If you’re tempted to say something like, “But you have to trust me that it really gets good around page 5 (or page 10, or page 50),” then what the heck are you doing starting the story where you did? Start it where things get interesting!
Send a Synopsis?
Genesis allows you the option of adding a one-page single-spaced synopsis to your entry. The following is my opinion only, as a judge, and may or may not be the opinion of the coordinators.
*DON’T send one to the first round judges. There’s really no need. These judges evaluate entirely on the merits of the first 15 pages and don’t care if you have a good synopsis, a bad synopsis, or no synopsis at all.
*DO write a synopsis and have it polished and ready in the event that your manuscript finals. You’ll have a couple of days to go over your entry before submitting to the final round. That’s the perfect time to add your synopsis, because this round will be seen by agents and editors who have the power to acquire a story they love.
*DO put your synopsis at the end of the entry, not the beginning. Let the pages speak for themselves.
There are examples of the correct format on the ACFW website. It’s not that hard to do it right. Take a few minutes to learn how to set up a manuscript–it’s a skill you’ll need many times if you’re going to be a successful writer.
What has been your experience with entering or judging contests? Have I missed an important category on the list?
Last year was my first year entering the ACFW Genesis contest. It was a valuable experience.
I disagree when it comes to synopsis. I sent a synopsis, and got comments back from my judges that they were glad I did. Seeing where I was headed with the story helped them to have a context for my entry. Sometimes the first 15 pages, if it’s not a category romance, isn’t enough to know.
I also don’t feel your story has to be completed prior to submission, although I too would highly recommend that it is. If it isn’t, as you say, use the time before the finalists are announced to finish the story.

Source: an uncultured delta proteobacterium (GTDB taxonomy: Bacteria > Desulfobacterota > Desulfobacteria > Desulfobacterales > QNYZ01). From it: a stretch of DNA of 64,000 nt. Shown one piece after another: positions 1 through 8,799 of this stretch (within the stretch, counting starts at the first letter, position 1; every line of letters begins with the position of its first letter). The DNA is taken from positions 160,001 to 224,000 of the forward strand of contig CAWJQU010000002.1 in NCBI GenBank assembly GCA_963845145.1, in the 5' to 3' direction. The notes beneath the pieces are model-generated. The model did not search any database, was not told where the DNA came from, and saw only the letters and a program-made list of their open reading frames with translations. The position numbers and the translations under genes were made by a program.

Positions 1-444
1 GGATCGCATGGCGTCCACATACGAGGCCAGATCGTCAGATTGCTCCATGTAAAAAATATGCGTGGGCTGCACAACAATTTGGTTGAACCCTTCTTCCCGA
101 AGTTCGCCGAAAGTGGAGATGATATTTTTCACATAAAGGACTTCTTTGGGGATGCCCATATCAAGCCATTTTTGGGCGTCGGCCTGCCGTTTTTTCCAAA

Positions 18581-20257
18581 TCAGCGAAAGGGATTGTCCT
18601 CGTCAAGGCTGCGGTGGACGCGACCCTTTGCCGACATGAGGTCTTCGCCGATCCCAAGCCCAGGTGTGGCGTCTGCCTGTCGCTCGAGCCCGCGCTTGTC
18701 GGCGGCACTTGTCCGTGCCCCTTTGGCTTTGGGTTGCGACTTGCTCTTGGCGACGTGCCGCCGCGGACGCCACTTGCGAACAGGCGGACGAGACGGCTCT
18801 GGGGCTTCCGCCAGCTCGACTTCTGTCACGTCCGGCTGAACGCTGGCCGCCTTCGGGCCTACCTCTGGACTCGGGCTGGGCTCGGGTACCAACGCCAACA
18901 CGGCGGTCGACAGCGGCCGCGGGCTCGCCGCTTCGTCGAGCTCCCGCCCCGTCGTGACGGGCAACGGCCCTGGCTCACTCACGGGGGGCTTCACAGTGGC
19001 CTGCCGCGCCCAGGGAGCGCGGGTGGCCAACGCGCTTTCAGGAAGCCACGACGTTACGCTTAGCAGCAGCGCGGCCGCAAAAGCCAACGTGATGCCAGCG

Thanks Patricia! You’re welcome to disagree with me. There is no category on the judging sheet for the synopsis, so as a judge I feel that the fifteen pages should stand on their own. There’s no need for me to know where the story is going. My job is to judge the pages. Definitely I think they’re valuable for final round.
If the story isn’t complete, there should at least be a strong commitment to finishing it. I’ve seen ‘casting the bread on the waters’ method of deciding what to finish. Throw out a bunch of openings and see which ones the ducks snap up. To my way of thinking, that’s not commitment.
Only my opinion, of course. As always!
Shannon McNear says
I'd also disagree regarding the synopsis. 🙂 I had more than one judge who was looking at overall story pacing (and thus, how "appropriate" was my beginning) and commented on the lack of a synopsis. Sigh. 🙂 It's hard to know!
Interesting, Shannon. I guess you know now that judge was NOT me 😉 And I'd hazard a guess you were getting high enough grades that the judge actually wanted to know what happened next. This is not always the case…
Maybe I'll just say that I think it is better not to send a synopsis at all first round (I totally believe in them for final round) if the novel is incomplete (it may change direction somewhat) or if you're just dashing one off in order to include it. Throwing one in just for the sake of having one is less than helpful.
Again, totally my opinion only, not necessarily that of the Genesis management.